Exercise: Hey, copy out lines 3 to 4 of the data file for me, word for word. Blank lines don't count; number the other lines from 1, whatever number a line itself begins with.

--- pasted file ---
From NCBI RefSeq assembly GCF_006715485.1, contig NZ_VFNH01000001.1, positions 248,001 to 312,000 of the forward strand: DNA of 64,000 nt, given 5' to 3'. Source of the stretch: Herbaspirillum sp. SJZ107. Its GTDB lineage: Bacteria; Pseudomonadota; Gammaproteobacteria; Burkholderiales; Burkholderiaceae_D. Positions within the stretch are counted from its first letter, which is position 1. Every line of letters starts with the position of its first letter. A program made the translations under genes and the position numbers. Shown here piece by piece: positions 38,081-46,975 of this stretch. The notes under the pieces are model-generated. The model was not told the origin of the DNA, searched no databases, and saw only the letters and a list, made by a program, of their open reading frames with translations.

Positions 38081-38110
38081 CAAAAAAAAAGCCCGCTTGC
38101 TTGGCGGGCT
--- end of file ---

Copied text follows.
38081 CAAAAAAAAAGCCCGCTTGC
38101 TTGGCGGGCT